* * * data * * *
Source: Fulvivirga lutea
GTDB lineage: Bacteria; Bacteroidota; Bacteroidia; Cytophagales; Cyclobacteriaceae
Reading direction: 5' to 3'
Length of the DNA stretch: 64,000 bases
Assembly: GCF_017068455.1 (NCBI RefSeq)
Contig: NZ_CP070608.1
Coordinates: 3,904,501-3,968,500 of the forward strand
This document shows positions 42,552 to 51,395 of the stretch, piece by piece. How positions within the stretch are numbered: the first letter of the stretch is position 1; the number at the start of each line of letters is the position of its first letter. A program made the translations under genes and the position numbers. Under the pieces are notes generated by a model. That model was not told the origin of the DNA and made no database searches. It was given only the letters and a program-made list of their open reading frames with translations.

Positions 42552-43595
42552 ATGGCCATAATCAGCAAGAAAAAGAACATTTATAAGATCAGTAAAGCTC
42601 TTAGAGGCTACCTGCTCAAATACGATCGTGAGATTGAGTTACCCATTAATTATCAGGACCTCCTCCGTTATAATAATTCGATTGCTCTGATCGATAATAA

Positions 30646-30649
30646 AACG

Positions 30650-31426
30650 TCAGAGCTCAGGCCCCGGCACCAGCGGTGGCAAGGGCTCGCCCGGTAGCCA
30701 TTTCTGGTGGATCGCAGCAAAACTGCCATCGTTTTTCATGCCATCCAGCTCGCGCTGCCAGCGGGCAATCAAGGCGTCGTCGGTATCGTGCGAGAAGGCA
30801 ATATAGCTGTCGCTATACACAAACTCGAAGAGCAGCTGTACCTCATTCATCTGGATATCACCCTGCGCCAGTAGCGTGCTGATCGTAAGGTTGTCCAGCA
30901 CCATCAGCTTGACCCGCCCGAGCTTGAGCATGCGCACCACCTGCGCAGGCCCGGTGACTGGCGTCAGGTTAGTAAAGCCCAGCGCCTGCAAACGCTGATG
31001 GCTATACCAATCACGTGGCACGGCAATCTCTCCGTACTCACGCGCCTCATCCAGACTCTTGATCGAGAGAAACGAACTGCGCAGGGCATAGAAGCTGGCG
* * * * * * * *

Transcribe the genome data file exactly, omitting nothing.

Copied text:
Source: Fulvivirga lutea
GTDB lineage: Bacteria; Bacteroidota; Bacteroidia; Cytophagales; Cyclobacteriaceae
Reading direction: 5' to 3'
Length of the DNA stretch: 64,000 bases
Assembly: GCF_017068455.1 (NCBI RefSeq)
Contig: NZ_CP070608.1
Coordinates: 3,904,501-3,968,500 of the forward strand
This document shows positions 42,552 to 51,395 of the stretch, piece by piece. How positions within the stretch are numbered: the first letter of the stretch is position 1; the number at the start of each line of letters is the position of its first letter. A program made the translations under genes and the position numbers. Under the pieces are notes generated by a model. That model was not told the origin of the DNA and made no database searches. It was given only the letters and a program-made list of their open reading frames with translations.

Positions 42552-43595
42552 ATGGCCATAATCAGCAAGAAAAAGAACATTTATAAGATCAGTAAAGCTC
42601 TTAGAGGCTACCTGCTCAAATACGATCGTGAGATTGAGTTACCCATTAATTATCAGGACCTCCTCCGTTATAATAATTCGATTGCTCTGATCGATAATAA

Positions 30646-30649
30646 AACG

Positions 30650-31426
30650 TCAGAGCTCAGGCCCCGGCACCAGCGGTGGCAAGGGCTCGCCCGGTAGCCA
30701 TTTCTGGTGGATCGCAGCAAAACTGCCATCGTTTTTCATGCCATCCAGCTCGCGCTGCCAGCGGGCAATCAAGGCGTCGTCGGTATCGTGCGAGAAGGCA
30801 ATATAGCTGTCGCTATACACAAACTCGAAGAGCAGCTGTACCTCATTCATCTGGATATCACCCTGCGCCAGTAGCGTGCTGATCGTAAGGTTGTCCAGCA
30901 CCATCAGCTTGACCCGCCCGAGCTTGAGCATGCGCACCACCTGCGCAGGCCCGGTGACTGGCGTCAGGTTAGTAAAGCCCAGCGCCTGCAAACGCTGATG
31001 GCTATACCAATCACGTGGCACGGCAATCTCTCCGTACTCACGCGCCTCATCCAGACTCTTGATCGAGAGAAACGAACTGCGCAGGGCATAGAAGCTGGCG